Using antibodies to boost the immune system’s ability to tackle disease is a relatively new approach that is transforming cancer treatment. Now a new study shows that the shape of an antibody can make a big difference to the effectiveness of so-called cancer immunotherapy.
Researchers from the University of Southampton in the UK found a particular naturally occurring antibody called IgG2 is much more effective at stimulating the immune system to fight cancer than other types of antibody.
They report their findings in the journal Cancer Cell.
Study leader Dr. Ann White, Senior Research Fellow at Southampton, says:
“We know that the immune system provides a natural protection against cancer, which can only grow by finding a way around our defences.”
Antibody treatments are now able to correct this problem for many types of cancer, but we still need them to work better,” she adds.
IgG2 is unique among antibodies because it can work on its own without the help of other immune cells. This makes it more active and effective in all tissue types.
The team found that a version of the antibody – IgG2B – is particularly effective at stimulating antitumor immunity because it has what is known as a “locked B structure.”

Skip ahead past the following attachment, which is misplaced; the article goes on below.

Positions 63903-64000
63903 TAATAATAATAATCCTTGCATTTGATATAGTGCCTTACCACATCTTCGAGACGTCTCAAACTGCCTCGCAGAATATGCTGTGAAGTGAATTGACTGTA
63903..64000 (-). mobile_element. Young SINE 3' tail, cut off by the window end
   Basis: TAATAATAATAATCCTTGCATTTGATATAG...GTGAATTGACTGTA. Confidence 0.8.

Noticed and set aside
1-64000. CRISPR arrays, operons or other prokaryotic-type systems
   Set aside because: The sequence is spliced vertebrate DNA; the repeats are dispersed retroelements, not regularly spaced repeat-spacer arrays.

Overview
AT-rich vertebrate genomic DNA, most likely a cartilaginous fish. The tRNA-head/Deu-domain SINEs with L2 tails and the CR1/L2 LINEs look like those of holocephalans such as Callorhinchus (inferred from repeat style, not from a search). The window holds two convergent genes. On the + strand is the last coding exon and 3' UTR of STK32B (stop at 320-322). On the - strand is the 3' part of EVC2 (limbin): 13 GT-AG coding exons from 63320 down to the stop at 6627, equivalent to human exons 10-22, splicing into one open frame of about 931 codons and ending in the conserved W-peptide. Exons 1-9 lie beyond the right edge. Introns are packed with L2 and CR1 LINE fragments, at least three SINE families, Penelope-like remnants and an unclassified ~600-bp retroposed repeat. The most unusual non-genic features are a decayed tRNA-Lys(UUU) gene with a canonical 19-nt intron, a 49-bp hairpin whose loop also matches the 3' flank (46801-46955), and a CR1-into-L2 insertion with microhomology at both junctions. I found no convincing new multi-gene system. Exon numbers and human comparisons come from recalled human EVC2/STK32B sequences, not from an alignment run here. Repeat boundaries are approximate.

The team also found they could engineer antibodies to have this particular shape – thus opening the door to making stronger immune stimulators than previous drugs.
Dr. White notes that while it is early days, a discovery like this could enable doctors to treat cancer more effectively.
“Our next task is to bring these novel IgG2B antibodies into trials for cancer patients and we are engineering ways to make them effective in the clinic,” she adds.
The researchers are now trying to discover why IgG2 works better in a locked B structure.
They have crystallized the molecule and shone X-rays through it to better understand its structure.
To their knowledge, this is the first time anyone has crystallized IgG2.
Professor Nic Jones, chief scientist at Cancer Research UK, the sponsor of the study, comments:
“Energizing the immune cells in our body and getting them to treat cancer cells as a threat gives us a better shot at beating cancer.”
The study is part of growing research in the field of cancer immunotherapy at the University of Southampton.
That study could make a big difference because typically, pancreatic cancer does do not respond to immunotherapy, and fewer than 5% of patients survive 5 years after diagnosis.